Drug Use and Instant Gratification

By Published On: August 28th, 2023Categories: Drug Treatment & Aftercare, Early Recovery

In today’s fast-paced world, it can often feel that we have access to all the free rushes that we could ever want. Many of our phones and minds are constantly buzzing with social media notifications, likes, followers … and even the immediate feedback provided by texting 32 people with the tap of a single button!

While there’s certainly many good things that have come from technology, we’d like to provide a teen substance abuse program’s perspective on the link between drug use and instant gratification.

In our experience:

Both drug use and instant gratification from technology promote the same type of reward-seeking behaviors. When young people are constantly concerned with receiving instant feedback, they have set themselves up to be rewarded similarly by drugs and alcohol, which activate the same neural pathways.

From free two-day shipping to social media notifications, we are constantly seeking immediate rewards. This craving for quick satisfaction extends to various aspects of our lives, including drug use and addiction.

What we mean by “instant” gratification

Instant gratification refers to the tendency to seek immediate rewards or pleasures without considering the potential long-term consequences. This concept is deeply rooted in human nature, as our brains are wired to seek pleasure and avoid discomfort. The rise of technology and the internet has provided us with infinite outlets for this inclination, making it easier for us to indulge in quick fixes.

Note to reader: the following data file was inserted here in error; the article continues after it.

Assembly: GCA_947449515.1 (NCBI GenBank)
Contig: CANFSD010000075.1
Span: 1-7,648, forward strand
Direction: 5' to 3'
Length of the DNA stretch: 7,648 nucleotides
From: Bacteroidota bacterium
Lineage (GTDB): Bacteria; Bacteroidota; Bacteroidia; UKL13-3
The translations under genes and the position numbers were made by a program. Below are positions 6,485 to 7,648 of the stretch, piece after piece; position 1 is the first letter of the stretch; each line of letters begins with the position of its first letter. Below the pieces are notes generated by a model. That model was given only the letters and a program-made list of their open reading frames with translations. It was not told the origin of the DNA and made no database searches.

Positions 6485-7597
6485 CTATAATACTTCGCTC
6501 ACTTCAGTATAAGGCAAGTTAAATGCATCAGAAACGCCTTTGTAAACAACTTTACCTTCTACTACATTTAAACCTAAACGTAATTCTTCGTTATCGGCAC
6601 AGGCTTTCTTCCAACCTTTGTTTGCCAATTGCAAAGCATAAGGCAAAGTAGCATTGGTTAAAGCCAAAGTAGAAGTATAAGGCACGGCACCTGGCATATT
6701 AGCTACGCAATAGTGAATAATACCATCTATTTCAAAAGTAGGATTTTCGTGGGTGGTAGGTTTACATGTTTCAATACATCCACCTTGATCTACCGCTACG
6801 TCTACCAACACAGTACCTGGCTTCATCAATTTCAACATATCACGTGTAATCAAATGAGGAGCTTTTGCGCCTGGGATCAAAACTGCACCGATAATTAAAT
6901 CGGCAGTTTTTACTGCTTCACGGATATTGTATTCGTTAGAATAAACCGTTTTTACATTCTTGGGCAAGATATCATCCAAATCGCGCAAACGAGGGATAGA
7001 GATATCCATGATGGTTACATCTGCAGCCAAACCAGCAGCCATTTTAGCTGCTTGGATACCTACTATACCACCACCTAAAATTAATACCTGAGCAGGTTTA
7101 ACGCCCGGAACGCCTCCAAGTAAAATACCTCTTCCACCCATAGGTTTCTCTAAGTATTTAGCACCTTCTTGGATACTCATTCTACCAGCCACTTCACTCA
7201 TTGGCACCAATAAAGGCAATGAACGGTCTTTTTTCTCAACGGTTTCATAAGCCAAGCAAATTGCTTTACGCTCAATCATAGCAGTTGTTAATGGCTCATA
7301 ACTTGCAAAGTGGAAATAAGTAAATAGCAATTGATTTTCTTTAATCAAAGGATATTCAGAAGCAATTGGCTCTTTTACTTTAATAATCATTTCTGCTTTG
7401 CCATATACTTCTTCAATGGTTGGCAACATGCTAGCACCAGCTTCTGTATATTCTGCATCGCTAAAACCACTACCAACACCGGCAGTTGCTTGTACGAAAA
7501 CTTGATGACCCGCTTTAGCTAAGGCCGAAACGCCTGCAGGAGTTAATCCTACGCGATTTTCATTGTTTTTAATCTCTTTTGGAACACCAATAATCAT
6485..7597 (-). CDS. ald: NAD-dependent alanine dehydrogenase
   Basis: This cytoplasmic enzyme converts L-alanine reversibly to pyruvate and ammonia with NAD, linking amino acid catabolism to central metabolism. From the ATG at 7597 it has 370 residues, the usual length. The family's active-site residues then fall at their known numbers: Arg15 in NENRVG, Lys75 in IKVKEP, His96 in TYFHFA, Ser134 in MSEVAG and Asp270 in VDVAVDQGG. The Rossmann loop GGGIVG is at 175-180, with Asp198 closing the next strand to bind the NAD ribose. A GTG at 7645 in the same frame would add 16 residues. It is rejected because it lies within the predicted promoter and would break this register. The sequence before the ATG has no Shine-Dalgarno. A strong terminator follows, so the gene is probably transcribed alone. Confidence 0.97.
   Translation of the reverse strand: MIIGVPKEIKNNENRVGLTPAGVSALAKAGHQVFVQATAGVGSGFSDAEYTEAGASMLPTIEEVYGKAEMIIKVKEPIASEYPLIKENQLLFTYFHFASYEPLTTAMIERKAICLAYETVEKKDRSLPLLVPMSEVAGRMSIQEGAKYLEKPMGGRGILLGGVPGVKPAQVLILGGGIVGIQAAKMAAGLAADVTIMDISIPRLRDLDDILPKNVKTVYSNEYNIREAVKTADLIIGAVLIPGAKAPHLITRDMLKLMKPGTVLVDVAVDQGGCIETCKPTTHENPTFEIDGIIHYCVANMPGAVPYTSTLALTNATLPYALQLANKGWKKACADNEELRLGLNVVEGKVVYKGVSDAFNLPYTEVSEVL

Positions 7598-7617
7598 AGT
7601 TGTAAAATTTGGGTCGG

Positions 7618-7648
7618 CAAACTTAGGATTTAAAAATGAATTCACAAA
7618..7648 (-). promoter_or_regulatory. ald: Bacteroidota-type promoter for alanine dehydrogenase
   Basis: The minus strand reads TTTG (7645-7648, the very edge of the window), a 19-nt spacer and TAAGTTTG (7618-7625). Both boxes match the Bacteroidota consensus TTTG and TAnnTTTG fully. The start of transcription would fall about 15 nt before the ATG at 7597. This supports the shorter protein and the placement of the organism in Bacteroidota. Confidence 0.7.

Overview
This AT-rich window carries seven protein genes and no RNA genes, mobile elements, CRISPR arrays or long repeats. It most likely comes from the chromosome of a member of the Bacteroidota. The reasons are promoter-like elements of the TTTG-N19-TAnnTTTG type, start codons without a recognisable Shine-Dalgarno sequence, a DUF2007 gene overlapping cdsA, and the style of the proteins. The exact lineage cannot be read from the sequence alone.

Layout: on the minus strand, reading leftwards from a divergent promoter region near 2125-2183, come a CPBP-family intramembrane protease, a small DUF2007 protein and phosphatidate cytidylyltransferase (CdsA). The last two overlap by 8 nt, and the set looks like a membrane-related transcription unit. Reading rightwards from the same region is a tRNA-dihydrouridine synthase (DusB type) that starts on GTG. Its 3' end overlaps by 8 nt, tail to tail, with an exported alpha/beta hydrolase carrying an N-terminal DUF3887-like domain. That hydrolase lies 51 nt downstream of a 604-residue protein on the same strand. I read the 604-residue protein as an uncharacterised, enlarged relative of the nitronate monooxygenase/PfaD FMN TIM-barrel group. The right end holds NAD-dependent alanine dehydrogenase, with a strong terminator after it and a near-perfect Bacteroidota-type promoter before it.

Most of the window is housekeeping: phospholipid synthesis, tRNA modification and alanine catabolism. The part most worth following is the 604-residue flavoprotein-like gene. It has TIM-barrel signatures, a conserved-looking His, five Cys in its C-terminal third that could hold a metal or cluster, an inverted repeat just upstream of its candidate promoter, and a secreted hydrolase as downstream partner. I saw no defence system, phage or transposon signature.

In our program, we often refer to these dopamine hits as “unearned highs.” An unearned high is an emotional high point that we didn’t do the work to earn. Consider this:

When we study and perform well on a math test, we feel good. The same goes for when we train hard and perform well in a sport, or when we confront our fears by asking someone out on a date. All of these things feel good, and they should! We did the work, and we feel euphoric because of it! These are examples of “earned highs.”

An unearned high is a way of bypassing the process of “doing the work” and skipping right to the reward. For instance:

When we do drugs, we feel a similar high, even though we didn’t do any work. The same goes for clicking a single button to buy a new pair of shoes or near-instant feedback on a photo of ourselves that we shared on social media.

The problem with too many unearned highs

While posting to social media once in a while certainly isn’t the end of the world, the trouble arrives when we begin participating in too many of these activities. At some point, checking our phones becomes the main thing we do to feel good.